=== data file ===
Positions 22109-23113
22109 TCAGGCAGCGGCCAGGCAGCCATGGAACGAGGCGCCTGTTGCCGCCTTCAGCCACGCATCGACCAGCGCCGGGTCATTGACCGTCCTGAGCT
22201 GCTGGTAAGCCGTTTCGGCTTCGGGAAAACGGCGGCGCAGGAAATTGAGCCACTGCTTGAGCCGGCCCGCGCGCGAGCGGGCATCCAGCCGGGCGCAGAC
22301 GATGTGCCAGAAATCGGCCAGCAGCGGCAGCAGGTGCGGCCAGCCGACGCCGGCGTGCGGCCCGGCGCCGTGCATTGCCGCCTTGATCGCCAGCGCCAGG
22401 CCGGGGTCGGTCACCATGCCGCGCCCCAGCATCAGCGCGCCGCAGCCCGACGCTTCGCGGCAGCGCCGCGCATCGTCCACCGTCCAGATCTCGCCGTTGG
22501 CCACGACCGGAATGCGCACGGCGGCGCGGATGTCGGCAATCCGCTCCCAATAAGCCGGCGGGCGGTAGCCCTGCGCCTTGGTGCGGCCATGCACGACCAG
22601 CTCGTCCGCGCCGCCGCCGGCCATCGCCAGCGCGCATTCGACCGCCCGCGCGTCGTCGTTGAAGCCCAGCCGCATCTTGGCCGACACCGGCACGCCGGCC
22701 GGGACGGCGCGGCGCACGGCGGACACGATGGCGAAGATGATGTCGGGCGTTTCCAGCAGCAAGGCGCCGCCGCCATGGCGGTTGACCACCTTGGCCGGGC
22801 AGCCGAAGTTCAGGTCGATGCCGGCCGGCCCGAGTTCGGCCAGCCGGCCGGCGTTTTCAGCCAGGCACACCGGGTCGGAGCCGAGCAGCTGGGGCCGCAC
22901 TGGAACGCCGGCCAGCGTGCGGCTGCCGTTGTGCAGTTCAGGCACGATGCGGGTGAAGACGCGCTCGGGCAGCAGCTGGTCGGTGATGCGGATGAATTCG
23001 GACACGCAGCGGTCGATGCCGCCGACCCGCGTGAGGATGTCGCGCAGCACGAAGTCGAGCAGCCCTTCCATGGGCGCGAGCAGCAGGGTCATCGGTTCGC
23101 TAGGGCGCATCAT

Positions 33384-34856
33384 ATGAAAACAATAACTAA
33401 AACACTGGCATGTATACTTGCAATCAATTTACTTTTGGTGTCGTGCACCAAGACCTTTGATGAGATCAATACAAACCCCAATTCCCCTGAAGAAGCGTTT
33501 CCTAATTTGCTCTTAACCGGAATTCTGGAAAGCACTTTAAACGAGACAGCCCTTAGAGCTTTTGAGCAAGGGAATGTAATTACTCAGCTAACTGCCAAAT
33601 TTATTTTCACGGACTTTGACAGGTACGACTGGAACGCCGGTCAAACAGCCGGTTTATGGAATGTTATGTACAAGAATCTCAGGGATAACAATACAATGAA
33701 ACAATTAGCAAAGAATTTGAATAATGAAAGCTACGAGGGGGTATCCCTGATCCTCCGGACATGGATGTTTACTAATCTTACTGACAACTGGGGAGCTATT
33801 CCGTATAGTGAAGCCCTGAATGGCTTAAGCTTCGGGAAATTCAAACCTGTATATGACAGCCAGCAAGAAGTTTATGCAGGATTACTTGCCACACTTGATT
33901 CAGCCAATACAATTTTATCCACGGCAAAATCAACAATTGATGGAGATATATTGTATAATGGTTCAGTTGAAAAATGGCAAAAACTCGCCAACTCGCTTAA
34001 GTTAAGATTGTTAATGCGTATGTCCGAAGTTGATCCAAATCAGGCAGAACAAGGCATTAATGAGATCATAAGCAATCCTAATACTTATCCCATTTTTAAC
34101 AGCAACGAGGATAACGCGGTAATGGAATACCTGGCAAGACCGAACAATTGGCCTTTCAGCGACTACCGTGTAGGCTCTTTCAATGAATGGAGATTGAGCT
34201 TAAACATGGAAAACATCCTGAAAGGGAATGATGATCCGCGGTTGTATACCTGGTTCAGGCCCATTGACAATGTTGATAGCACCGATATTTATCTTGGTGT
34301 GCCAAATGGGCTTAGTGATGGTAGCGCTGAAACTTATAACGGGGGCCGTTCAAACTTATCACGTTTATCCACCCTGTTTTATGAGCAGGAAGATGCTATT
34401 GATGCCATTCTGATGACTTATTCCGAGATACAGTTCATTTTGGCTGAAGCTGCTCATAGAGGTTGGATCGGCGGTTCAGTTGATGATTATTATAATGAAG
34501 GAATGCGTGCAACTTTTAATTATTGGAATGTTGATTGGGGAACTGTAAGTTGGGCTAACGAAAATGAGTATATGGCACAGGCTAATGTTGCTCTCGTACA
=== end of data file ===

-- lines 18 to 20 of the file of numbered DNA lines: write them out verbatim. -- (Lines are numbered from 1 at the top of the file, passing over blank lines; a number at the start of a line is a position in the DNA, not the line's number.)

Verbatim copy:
33701 ACAATTAGCAAAGAATTTGAATAATGAAAGCTACGAGGGGGTATCCCTGATCCTCCGGACATGGATGTTTACTAATCTTACTGACAACTGGGGAGCTATT
33801 CCGTATAGTGAAGCCCTGAATGGCTTAAGCTTCGGGAAATTCAAACCTGTATATGACAGCCAGCAAGAAGTTTATGCAGGATTACTTGCCACACTTGATT
33901 CAGCCAATACAATTTTATCCACGGCAAAATCAACAATTGATGGAGATATATTGTATAATGGTTCAGTTGAAAAATGGCAAAAACTCGCCAACTCGCTTAA